The cost is high, the ads are negative and the campaign season seems endless. So, why would anyone run for office?
We caught up with a couple of Utah candidates who are first-timers and talked with them about the ups and downs and what they've learned.
From sunrise at a honk-and-wave with Republican Jaren Davis and friends to sunset and door-to-door with Democrat Marie Poulson, running for office is not for wimps.
Campaigning devours every waking hour and then some for this teacher and this real estate agent, each first-time candidates for state representative.
Each was, at first, hesitant. Davis put it off so he wouldn't run against a good friend. "[I] actually committed not to run against her. When she elected not to run, I put my name in the hat and here I am," he said.
"We should be willing to step up and take the responsibility to do something. And so, here I am," Poulson said.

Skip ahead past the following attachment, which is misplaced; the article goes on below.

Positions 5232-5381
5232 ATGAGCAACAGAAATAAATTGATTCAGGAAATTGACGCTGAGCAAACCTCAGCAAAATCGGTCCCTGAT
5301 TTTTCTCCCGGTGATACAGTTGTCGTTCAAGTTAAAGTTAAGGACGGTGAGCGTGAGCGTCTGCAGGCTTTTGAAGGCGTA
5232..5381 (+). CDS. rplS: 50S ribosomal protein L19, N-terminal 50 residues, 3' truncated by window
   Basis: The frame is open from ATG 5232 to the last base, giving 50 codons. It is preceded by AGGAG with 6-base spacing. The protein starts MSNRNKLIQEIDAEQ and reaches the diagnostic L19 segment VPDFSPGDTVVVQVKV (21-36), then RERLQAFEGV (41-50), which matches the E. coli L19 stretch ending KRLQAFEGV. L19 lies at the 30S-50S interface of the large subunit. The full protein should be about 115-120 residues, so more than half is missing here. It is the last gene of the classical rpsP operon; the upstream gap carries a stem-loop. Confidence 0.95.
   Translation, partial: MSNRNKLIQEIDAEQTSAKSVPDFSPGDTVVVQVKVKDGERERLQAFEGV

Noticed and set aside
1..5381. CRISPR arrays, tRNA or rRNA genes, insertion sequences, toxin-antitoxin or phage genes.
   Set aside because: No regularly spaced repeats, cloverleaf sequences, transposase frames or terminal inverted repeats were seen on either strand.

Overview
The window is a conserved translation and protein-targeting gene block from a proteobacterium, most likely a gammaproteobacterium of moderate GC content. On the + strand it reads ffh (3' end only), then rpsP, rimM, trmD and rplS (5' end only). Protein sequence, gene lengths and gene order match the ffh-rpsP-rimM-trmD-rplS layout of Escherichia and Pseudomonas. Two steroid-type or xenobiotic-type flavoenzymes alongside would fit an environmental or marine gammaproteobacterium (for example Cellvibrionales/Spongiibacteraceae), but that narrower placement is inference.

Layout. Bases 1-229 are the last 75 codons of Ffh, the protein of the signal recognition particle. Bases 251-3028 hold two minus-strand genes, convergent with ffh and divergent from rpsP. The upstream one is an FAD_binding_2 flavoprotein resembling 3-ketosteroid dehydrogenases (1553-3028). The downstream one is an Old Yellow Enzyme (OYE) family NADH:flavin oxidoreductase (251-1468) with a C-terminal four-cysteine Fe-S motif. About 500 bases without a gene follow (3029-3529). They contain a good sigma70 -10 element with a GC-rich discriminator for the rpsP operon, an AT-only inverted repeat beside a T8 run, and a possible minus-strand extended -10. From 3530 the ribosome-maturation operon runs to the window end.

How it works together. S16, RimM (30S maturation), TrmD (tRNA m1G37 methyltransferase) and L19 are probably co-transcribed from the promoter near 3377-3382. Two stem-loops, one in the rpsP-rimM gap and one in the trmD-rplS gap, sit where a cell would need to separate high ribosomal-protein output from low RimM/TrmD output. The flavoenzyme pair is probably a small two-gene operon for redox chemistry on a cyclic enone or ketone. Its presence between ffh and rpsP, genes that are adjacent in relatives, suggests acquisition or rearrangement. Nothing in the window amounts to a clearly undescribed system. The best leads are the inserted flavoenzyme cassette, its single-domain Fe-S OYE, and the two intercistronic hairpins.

The "sweet spots" include making many new friends. "Especially with the older people out in the neighborhoods. They'll call me afterwards and say, 'Oh, I hope once this is all over, you'll still stop by and visit,'" Poulson said.
"[Just] driving home and going down a street and seeing your sign in somebody's yard, and you don't even know who it is, you haven't asked them to put it up," Davis said.
Yes, it's been worrisome and time-consuming and exhausting, but both Poulson and Davis say running for office has been a wonderful experience.
"This is pretty amazing to have an opportunity to represent the people of my district and to make a difference in the state. That is daunting," Davis said.
"No matter how this race turns out, I will consider it a victory because it's been a terrific lesson in civics," Poulson said.
The American political system works, they say, just remember to bring comfortable shoes.
Who will be the happiest when campaigning is over? The family pets. Davis' horse and Poulson's dog haven't had regular walks for months.